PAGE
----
Case 1. The good will gives to the seller the opportunity to sell at monopoly prices or to discriminate among various classes of buyers. This does not differ from other instances of monopoly prices or price discrimination.
Case 2. The good will gives to the seller merely the opportunity to sell at prices corresponding to those which his competitors attain. If he had no good will, he would not sell at all or only by cutting prices. Good will is for him no less necessary than the business premises, the keeping of a well-assorted stock of merchandise and the hiring of skilled helpers. The costs incurred by the acquisition of good will play the same role as any other business expenses. They must be defrayed in the same way by an excess of total proceeds over total costs.
Case 3. The seller enjoys within a limited circle of staunch patrons such a brilliant reputation that he can sell to them at higher prices than those paid to his less renowned competitors. However, these prices are not monopoly prices. They are not the result of a deliberate policy aiming at a restriction in total sales for the sake of raising total net proceeds. It may be that the seller has no opportunity whatsoever to sell a larger quantity, as is the case for example, with a doctor who is busy to the limit of his powers although he charges more than his less popular colleagues. It may also be that the expansion of sales would require additional capital investment and that the seller either lacks this capital or believes that he has a more profitable employment for it. What prevents an expansion of output and of the quantity of merchandise or services offered for sale is not a purposive action on the part of the seller, but the state of the market.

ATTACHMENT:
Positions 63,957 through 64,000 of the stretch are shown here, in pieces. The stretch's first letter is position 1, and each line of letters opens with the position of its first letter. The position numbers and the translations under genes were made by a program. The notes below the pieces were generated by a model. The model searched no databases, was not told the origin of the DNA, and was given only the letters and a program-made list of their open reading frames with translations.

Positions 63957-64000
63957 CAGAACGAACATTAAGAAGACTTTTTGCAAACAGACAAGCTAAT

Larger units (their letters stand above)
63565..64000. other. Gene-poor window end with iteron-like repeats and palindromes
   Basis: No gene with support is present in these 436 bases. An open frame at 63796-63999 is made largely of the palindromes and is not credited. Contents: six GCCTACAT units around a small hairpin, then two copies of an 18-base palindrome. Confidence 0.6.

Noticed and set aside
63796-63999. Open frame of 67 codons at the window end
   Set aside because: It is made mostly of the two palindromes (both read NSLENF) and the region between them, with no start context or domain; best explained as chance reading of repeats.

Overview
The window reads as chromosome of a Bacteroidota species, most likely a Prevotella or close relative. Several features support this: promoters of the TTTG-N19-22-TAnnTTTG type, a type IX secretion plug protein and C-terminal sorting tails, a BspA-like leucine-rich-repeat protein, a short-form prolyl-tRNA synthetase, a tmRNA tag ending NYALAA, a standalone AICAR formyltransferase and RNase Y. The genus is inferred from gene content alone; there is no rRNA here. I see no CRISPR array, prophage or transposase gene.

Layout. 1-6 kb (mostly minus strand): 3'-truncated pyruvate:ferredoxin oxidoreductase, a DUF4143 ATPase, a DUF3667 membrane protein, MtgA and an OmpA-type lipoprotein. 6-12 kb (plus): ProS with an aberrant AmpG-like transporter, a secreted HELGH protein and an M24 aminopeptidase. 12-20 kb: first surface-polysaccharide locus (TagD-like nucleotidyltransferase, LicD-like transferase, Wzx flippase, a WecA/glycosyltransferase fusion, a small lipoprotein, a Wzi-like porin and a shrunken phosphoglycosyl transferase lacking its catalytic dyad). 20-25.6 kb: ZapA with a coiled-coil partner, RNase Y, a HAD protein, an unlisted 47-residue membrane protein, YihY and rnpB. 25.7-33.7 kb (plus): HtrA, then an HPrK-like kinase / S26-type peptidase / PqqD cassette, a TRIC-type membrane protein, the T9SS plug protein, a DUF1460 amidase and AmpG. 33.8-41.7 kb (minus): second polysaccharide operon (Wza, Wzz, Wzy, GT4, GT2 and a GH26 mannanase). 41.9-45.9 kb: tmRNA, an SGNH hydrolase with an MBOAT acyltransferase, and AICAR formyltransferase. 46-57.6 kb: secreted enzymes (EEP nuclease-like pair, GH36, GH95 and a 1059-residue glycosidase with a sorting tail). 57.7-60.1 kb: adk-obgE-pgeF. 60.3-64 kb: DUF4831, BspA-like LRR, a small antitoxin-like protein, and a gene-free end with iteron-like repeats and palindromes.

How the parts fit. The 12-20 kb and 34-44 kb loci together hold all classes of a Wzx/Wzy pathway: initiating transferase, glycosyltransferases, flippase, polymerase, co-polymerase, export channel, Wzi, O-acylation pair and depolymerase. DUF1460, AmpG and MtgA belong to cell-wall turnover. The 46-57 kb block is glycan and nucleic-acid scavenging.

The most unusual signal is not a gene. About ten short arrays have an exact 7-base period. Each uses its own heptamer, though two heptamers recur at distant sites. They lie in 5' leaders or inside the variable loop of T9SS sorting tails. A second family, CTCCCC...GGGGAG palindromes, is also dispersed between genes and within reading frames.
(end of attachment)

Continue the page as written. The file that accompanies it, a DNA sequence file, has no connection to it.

As the misinterpretation of these facts has generated a whole mythology of “imperfect competition” and “monopolistic competition,” it is necessary to enter into a more detailed scrutiny of the considerations of an entrepreneur who is weighing the pros and cons of an expansion of his business.